Sydney Film Festival – Stake Land review

Stake Land – Starring Danielle Harris and Connor Paolo. Directed by Jim Mickle. By Hilary Simmons.

The vampire-saturated movie market has been in desperate need of a new set of teeth – metaphorically speaking – for some time. Stake Land opens wide for aficionados with a post-apocalyptic pointy-fanged Western. Forget the soft focus of Twilight and the befanged farce that was Transylmania, Stake Land is more like Zombieland with mutant vamps… or The Road vs. The Evil Dead.

Picking up from where 28 Days Later left off, a futuristic feral landscape is crimson-lipped with cannibalism. The most dangerous thing is to be alive, and newly orphaned teenager Martin and his grizzly mentor Mister are lurching towards an unlikely safe haven, otherwise known as ‘New Eden.’ They’re killing vamps along the way, of course, but the real threat comes from the evil neo-Christians who believe that the vampires are a gift from God.

The plot’s not anything too out of character for a vampire movie, but the special effects are extraordinary. The vampires are viscous, drooling creatures, and when the Christian crazies drop them out of a helicopter as a weapon, the CGI effects are well-paired with vociferous feeding sounds. Only some well-placed cornpone family sentiment stops Stake Land from becoming completely bestial.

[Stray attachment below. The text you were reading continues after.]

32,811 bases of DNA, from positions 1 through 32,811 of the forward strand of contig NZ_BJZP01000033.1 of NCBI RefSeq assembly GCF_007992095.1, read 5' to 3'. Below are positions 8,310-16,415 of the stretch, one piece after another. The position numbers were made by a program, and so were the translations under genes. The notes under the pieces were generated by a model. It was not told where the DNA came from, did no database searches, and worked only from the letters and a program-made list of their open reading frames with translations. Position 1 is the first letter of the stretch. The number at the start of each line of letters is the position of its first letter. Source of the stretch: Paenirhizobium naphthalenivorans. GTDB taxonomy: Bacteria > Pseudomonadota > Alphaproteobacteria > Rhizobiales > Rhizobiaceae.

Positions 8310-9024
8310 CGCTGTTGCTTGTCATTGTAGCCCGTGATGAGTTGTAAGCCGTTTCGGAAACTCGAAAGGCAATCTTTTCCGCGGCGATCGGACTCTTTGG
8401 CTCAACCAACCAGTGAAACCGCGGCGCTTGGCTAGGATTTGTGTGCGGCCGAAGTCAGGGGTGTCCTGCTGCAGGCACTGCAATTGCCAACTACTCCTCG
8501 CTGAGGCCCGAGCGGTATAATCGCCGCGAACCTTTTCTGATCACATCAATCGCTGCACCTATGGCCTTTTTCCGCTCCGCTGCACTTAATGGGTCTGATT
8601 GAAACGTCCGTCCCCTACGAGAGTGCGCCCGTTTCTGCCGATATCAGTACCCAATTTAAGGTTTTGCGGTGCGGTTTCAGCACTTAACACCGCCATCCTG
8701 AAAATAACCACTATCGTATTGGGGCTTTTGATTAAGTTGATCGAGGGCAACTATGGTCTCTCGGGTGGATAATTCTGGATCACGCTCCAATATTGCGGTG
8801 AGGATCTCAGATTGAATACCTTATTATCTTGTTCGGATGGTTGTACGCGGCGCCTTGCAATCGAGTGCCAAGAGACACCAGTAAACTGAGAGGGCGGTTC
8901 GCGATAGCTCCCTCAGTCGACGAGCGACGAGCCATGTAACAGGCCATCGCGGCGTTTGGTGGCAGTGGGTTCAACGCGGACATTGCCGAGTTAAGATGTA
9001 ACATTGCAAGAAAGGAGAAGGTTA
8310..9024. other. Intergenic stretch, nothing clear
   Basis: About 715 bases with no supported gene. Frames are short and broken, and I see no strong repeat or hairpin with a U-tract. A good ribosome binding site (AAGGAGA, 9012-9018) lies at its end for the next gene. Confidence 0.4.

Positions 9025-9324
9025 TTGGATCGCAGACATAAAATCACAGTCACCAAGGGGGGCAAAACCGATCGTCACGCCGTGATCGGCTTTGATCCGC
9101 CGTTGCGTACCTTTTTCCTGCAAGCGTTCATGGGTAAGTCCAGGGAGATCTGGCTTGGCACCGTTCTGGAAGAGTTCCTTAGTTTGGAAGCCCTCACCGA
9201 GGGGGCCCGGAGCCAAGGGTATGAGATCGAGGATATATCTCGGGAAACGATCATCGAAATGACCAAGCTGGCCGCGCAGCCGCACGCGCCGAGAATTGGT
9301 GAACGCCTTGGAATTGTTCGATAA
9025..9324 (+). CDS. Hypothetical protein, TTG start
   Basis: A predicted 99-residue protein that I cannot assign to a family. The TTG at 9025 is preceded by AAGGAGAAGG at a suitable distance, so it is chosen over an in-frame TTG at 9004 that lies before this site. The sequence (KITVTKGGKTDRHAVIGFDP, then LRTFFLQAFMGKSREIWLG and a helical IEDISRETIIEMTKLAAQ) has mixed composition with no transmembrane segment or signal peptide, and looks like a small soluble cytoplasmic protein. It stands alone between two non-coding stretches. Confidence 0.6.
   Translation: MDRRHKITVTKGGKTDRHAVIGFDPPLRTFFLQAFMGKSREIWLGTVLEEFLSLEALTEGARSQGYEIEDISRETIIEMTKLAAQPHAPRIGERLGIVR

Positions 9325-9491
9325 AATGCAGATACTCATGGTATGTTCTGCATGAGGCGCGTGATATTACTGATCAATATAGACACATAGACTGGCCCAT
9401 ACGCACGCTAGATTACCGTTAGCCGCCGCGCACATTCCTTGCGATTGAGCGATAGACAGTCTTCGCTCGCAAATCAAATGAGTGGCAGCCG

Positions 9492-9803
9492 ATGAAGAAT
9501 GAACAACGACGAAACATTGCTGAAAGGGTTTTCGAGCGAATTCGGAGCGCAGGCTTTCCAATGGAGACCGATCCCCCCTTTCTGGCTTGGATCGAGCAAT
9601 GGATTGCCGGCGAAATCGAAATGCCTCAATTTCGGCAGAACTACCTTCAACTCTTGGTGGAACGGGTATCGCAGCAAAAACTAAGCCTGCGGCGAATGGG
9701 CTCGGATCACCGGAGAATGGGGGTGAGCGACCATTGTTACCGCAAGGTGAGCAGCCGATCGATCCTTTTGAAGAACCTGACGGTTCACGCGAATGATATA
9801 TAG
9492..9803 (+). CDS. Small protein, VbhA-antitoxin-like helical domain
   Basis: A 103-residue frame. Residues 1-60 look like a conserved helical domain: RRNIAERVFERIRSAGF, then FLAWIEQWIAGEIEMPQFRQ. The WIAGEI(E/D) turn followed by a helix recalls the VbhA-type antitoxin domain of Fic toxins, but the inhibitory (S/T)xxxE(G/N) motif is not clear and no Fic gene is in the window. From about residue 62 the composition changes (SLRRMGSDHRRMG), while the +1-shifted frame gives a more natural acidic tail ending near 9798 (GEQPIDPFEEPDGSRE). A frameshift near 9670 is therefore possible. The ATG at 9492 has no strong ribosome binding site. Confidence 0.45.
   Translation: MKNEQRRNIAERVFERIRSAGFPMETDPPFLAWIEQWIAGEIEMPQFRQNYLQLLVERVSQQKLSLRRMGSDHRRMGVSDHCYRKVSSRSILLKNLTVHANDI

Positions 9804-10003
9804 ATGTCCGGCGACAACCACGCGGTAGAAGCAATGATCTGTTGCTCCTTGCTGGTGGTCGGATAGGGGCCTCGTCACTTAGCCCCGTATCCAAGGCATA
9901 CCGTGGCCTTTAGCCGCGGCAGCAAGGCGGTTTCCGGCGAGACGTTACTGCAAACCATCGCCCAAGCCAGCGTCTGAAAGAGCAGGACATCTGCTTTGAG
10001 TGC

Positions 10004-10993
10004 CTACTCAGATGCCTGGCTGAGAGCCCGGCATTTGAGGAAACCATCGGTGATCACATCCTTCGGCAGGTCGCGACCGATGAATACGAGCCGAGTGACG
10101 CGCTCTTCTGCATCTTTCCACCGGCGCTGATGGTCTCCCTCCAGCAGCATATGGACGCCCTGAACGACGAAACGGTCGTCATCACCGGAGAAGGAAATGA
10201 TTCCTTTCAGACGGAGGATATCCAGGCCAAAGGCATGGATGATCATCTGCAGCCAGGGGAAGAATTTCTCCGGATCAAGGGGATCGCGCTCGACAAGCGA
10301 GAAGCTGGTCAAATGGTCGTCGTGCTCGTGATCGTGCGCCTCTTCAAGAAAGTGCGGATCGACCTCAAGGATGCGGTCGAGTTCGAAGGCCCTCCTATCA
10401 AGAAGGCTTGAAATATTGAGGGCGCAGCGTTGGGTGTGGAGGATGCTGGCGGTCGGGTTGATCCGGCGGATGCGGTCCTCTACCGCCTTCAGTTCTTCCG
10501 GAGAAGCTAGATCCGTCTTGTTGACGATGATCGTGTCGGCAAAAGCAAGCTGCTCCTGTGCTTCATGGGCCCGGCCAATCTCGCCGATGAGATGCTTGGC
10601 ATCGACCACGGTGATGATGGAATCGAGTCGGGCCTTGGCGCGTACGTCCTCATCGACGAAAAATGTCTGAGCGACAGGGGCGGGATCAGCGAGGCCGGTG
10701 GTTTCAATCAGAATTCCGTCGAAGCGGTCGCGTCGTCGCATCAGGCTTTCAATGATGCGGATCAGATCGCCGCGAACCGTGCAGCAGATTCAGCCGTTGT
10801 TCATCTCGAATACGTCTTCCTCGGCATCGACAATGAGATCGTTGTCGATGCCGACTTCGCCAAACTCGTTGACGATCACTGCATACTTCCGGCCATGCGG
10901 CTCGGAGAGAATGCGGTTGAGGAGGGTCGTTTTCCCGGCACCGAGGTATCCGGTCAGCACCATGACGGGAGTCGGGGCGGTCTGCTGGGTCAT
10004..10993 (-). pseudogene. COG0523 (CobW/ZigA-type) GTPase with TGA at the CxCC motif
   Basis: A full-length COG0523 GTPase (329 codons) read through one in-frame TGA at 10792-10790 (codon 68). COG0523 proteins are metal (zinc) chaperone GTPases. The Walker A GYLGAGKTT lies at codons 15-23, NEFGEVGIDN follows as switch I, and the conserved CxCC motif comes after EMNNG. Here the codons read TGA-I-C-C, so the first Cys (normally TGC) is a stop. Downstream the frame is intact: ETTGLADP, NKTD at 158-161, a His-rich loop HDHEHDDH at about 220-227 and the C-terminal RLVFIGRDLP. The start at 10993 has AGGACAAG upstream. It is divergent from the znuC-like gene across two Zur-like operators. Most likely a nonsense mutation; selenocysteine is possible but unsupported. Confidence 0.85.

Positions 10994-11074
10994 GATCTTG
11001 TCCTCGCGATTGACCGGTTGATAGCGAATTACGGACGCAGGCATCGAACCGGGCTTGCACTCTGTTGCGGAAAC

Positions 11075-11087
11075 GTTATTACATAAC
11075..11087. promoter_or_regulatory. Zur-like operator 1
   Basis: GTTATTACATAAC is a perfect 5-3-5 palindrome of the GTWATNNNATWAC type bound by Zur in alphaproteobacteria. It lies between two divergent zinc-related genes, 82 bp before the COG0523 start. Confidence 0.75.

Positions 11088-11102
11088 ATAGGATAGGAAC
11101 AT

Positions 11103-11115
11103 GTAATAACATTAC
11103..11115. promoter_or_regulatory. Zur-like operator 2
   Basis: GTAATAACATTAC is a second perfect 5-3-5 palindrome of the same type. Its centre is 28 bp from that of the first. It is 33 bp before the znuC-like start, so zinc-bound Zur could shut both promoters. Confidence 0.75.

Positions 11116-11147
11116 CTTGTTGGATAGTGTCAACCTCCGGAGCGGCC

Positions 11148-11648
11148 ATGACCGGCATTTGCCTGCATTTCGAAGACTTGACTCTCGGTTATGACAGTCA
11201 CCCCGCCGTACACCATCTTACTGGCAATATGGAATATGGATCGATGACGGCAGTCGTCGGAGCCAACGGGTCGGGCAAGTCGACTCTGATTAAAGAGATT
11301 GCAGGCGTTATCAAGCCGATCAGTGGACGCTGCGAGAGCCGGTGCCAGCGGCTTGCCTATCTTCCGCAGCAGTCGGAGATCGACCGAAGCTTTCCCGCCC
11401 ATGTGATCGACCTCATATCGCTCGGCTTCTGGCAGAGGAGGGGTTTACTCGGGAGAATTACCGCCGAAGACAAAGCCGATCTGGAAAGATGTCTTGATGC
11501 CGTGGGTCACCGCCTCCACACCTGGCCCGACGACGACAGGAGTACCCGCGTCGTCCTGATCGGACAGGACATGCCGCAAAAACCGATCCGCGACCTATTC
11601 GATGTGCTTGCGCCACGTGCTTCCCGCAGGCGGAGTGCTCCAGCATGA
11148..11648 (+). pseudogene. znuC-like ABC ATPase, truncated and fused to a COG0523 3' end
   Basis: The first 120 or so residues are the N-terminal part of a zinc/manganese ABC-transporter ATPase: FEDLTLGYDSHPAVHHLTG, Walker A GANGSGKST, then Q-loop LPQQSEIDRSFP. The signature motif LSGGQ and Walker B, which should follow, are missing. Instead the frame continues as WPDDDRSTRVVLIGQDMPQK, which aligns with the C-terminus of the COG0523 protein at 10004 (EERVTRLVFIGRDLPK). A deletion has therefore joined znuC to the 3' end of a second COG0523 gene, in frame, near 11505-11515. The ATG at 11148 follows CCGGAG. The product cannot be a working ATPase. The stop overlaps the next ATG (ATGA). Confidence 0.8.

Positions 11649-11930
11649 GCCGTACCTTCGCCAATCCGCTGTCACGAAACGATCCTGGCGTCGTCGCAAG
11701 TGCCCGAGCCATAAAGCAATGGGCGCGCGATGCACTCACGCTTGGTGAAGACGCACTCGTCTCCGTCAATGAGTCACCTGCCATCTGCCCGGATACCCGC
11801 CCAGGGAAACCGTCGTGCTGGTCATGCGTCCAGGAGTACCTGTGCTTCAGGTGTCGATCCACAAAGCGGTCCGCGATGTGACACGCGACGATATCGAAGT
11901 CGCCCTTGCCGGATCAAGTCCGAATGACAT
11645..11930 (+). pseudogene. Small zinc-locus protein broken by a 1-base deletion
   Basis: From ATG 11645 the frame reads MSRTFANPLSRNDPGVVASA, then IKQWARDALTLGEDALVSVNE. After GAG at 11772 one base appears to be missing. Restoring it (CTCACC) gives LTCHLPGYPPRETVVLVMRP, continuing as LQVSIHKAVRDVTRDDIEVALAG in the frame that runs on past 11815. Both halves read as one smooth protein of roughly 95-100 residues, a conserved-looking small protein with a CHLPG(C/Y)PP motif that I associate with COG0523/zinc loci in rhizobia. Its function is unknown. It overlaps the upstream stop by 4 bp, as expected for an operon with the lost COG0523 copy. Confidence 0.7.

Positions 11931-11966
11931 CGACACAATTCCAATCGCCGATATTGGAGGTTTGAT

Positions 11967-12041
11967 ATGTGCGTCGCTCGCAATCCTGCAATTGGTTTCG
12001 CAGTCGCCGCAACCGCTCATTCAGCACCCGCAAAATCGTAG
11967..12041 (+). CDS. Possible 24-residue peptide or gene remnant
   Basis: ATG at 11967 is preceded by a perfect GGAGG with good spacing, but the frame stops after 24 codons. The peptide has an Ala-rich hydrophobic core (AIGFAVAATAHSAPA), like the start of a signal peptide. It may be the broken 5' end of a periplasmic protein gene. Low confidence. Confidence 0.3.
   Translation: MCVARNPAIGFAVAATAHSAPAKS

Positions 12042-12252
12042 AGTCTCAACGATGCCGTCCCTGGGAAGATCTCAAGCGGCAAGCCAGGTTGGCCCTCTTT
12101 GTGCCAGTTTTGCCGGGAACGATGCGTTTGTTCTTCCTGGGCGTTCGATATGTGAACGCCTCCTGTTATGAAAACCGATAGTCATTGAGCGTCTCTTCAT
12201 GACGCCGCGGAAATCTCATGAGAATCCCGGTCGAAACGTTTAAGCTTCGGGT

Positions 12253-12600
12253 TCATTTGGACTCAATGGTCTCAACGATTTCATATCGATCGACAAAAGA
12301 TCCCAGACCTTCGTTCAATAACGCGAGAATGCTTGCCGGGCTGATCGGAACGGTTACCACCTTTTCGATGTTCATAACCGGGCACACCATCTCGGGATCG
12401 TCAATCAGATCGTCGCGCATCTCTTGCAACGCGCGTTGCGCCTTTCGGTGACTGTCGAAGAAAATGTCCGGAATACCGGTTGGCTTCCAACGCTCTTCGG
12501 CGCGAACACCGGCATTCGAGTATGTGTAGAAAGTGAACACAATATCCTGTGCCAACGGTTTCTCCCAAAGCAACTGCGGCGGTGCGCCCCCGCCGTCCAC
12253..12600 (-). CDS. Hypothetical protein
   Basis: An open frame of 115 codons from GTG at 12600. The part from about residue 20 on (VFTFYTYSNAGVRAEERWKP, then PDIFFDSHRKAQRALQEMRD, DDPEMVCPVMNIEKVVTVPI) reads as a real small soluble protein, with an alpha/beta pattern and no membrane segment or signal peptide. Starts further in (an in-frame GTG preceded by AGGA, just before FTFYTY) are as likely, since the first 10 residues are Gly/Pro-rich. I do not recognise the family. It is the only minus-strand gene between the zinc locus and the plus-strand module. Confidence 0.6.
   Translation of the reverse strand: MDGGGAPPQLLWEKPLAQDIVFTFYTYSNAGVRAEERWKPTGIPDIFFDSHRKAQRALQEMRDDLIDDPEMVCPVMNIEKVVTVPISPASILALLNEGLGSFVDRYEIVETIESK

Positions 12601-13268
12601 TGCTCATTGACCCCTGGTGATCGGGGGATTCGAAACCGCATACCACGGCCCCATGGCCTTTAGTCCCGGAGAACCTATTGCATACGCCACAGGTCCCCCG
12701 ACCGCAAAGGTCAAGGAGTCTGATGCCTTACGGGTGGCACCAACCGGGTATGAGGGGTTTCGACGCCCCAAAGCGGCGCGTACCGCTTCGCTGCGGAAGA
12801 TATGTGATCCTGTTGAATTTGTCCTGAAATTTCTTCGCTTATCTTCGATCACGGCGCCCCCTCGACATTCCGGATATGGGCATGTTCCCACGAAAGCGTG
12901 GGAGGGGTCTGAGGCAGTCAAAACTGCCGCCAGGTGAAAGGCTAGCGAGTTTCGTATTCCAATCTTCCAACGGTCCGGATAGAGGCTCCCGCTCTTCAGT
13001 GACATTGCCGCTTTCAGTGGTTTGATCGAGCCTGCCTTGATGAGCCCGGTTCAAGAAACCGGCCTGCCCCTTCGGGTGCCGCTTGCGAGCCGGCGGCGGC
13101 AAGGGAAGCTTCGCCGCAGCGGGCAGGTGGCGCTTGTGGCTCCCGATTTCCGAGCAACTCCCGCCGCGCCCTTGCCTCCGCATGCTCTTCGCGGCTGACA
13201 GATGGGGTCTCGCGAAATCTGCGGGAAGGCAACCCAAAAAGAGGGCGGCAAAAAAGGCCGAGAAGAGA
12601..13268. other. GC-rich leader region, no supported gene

An Italian theorist, Umberto Eco, claimed that horror films reflect the sense of disorder and discontinuity which is such a marked feature of the modern world. In the post-apocalyptic world of Stake Land, religious fundamentalism is as frightening, if perhaps not more frightening, than frenzied vampires. Both the hungry vamps and the rapacity of humankind are to be feared and loathed.

The only solace in Stake Land is that the faith that binds people together is made of stronger stuff than the adrenaline rush of killing vamps in sick, startling and ignobly satisfying ways. The Catholic nun trying to hold onto her faith in the face of horrendous un-holiness is an obvious example of this. It may not be a revolutionary film, but it’s fast-paced, gory and packed with stunning panoramic images of nature. Go to a screening to see vampires skewered, sliced, chopped and mutilated with stake-fu.


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